Los Angeles is a mecca for DIY events, especially in the Summer and this past Saturday Penniback Records and Dirty Laundry TV teamed up to put on hybrid “Dirty Penni Fest”, at you guessed it, The a Echo and The Echoplex. Teenagers would get nine hours of freedom and independence with headlining acts such as Cherry Glazerr, No Parents, and Guantanamo Baywatch. But it wasn’t just the youths who were permitted to have a good time… Mike Watt and the Missing Men were also on the bill. Whaaaaaat?! When I was first asked to cover it, I honestly approached my editor with great hesitancy in agreeing to spend an entire day drenched in 18-year-old sweat. Most of the aversion I have with these type of events is a bi-product of me getting older, music festivals increasing popularity and my progressively shortened temper to be around nihilistic teens. Alas, I agreed to it anyhow, and holy shit I am glad I did.
Though there were some incredible bands that kicked off the shenanigans at noon, I knew if I had arrived early, by the time the headlining acts were to go on I would be too exhausted to care or too drunk to remember, so around 2:30 I made my way down the piss-drenched stairs off Glendale Blvd. towards the Echoplex. I was greeted by a group of adolescents that looked like they were still celebrating Coachella, with their healed boots and long capes. You know the kids just slammed an 18 pack behind CVS after asking a homeless man to buy it for them. I braced myself for what was to come.
2:30pm is still a relatively early time slot, but for The Lovely Bad Things, people were willing to commit – and as they should because they fucking killed it. There were just enough bodies to the point where it didn’t feel awkward, but intimate enough that you could still enjoy feeling hygienic. Conveniently the AC was blasting front and center of the stage, and like moths to a light, everyone gravitated towards it. The quartet covered Dinosaur Jr.’s “The Wagon” and both the band and the crowd gave it their all, which is impressive effort for one of the first acts of the day.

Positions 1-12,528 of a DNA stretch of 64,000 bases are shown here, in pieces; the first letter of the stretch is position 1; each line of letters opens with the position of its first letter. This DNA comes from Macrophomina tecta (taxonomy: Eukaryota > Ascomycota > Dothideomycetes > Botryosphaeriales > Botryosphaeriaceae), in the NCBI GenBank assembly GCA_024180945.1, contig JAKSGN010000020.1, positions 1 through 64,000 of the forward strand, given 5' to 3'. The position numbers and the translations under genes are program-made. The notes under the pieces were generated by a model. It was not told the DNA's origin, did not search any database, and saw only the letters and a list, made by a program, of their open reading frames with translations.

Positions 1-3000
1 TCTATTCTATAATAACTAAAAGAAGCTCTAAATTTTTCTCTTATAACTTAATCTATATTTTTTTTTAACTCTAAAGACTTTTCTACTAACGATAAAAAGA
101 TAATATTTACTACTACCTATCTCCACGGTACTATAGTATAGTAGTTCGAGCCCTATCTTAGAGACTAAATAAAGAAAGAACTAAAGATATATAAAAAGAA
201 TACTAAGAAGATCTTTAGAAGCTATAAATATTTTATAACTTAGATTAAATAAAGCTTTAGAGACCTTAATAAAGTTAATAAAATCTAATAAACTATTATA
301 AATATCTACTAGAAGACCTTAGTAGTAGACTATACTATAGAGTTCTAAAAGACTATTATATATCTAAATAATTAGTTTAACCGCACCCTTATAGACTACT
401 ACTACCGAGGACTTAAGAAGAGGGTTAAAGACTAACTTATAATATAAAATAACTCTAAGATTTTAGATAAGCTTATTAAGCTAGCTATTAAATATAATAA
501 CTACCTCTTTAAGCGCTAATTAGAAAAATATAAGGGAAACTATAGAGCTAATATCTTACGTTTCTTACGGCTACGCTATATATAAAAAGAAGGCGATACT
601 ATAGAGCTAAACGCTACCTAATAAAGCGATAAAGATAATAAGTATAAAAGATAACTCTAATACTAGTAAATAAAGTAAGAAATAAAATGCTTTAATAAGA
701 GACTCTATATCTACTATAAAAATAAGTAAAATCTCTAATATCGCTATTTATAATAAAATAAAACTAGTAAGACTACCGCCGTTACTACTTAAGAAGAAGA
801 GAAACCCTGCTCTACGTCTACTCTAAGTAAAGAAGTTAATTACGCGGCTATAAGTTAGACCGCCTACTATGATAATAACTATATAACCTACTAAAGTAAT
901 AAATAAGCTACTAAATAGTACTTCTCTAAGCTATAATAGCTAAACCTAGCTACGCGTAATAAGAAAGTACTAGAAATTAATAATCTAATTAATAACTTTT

Taking the stage next was Winter, who certainly helped us beat the heat with their smiling faces and all around cheerful disposition. Samira Winter sang her heart out about her cat named Zoey, while bassist David Yorr jumped around grinning cheek to cheek. They’re songs are the beginning of a relationship – they are the smiles, the laughs, the good intent, the rainbows and butterflies and sunshine and unicorns. Perhaps this is why there was an abundance of overly affectionate youths who were practically glued to each other’s hips…or other parts…scandalous!
I had gone into this with a (relatively) negative attitude, but soon found something oddly refreshing about the amount of excitement these younguns had for seeing their favorite artists. Their enthusiastic demeanor had yet to be diluted by the realities of hangovers and work in the morning. In attempt to reach this same level of euphoria, I headed backstage to a world of free beer and good vibes, (aside from when a Sloppy Jane band member got a bit too sloppy at the end of the night and tried to fight my friend) and I admittedly spent a decent amount of time there.
By the time Guantanamo Baywatch took the main stage at 5:30pm the festival atmosphere was in full effect. Four beers later, I stepped out to what was seemingly a crowd that had doubled in numbers. The kids were ready to come out and play and the bands were ready to give ‘em hell.
There has been so much hype around Guantanamo Baywatch and with damn good reason. They’re the kind of band whose music belongs in the rolling credits of a Tarantino film, the part where Netflix and chill enters full chill mode and the good vibrations are effluent. Most of their songs contain minimal vocals, but they’re talent radiates through their craft, with their buoyant guitar riffs and bass-driven melodies. When they are singing on tracks,such as “Darling… it’s too late”, their harmonies are so sharp, even your 80-year-old grandpa would happily become a Guantanamo Baywatch convert. Frontman of No Parents, Zoe Reign launched himself onto the crowd during their set, which consequently, only upped the ante. An inspired boy who looked no more than 100 pounds, stood onstage and gave a sign of the horns gesture before fearlessly jumping into the crowd. I once crowd surfed at a 30 person STARFKR show, and 18 year old me felt cool. In retrospect, I was such a fucking loser compared to these audacious adolecents.